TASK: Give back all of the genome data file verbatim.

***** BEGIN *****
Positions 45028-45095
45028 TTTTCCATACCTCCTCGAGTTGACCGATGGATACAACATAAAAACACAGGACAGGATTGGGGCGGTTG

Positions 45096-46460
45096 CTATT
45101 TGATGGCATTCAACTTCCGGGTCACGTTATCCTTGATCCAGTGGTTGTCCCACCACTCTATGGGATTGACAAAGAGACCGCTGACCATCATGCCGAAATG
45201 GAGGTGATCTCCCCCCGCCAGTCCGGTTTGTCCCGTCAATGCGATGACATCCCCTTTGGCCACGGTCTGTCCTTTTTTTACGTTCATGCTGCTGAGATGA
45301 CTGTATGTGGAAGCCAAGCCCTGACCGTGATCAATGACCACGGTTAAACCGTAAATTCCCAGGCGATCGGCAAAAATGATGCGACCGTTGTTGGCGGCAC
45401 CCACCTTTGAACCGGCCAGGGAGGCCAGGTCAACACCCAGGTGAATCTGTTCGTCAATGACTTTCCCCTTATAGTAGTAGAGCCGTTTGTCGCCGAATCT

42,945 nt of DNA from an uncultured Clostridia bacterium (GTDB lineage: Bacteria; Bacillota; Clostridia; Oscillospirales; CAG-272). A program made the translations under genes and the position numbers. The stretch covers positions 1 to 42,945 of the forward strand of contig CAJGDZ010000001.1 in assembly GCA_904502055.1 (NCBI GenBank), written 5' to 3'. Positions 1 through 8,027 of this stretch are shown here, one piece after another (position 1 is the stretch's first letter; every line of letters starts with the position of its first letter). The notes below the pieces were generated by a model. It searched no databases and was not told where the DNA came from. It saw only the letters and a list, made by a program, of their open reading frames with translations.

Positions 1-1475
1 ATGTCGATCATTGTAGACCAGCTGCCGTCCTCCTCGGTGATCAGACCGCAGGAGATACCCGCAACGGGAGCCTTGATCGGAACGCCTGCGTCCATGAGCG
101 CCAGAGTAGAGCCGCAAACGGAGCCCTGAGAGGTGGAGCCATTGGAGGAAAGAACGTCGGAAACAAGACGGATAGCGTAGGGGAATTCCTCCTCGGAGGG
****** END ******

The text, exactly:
Positions 45028-45095
45028 TTTTCCATACCTCCTCGAGTTGACCGATGGATACAACATAAAAACACAGGACAGGATTGGGGCGGTTG

Positions 45096-46460
45096 CTATT
45101 TGATGGCATTCAACTTCCGGGTCACGTTATCCTTGATCCAGTGGTTGTCCCACCACTCTATGGGATTGACAAAGAGACCGCTGACCATCATGCCGAAATG
45201 GAGGTGATCTCCCCCCGCCAGTCCGGTTTGTCCCGTCAATGCGATGACATCCCCTTTGGCCACGGTCTGTCCTTTTTTTACGTTCATGCTGCTGAGATGA
45301 CTGTATGTGGAAGCCAAGCCCTGACCGTGATCAATGACCACGGTTAAACCGTAAATTCCCAGGCGATCGGCAAAAATGATGCGACCGTTGTTGGCGGCAC
45401 CCACCTTTGAACCGGCCAGGGAGGCCAGGTCAACACCCAGGTGAATCTGTTCGTCAATGACTTTCCCCTTATAGTAGTAGAGCCGTTTGTCGCCGAATCT

42,945 nt of DNA from an uncultured Clostridia bacterium (GTDB lineage: Bacteria; Bacillota; Clostridia; Oscillospirales; CAG-272). A program made the translations under genes and the position numbers. The stretch covers positions 1 to 42,945 of the forward strand of contig CAJGDZ010000001.1 in assembly GCA_904502055.1 (NCBI GenBank), written 5' to 3'. Positions 1 through 8,027 of this stretch are shown here, one piece after another (position 1 is the stretch's first letter; every line of letters starts with the position of its first letter). The notes below the pieces were generated by a model. It searched no databases and was not told where the DNA came from. It saw only the letters and a list, made by a program, of their open reading frames with translations.

Positions 1-1475
1 ATGTCGATCATTGTAGACCAGCTGCCGTCCTCCTCGGTGATCAGACCGCAGGAGATACCCGCAACGGGAGCCTTGATCGGAACGCCTGCGTCCATGAGCG
101 CCAGAGTAGAGCCGCAAACGGAGCCCTGAGAGGTGGAGCCATTGGAGGAAAGAACGTCGGAAACAAGACGGATAGCGTAGGGGAATTCCTCCTCGGAGGG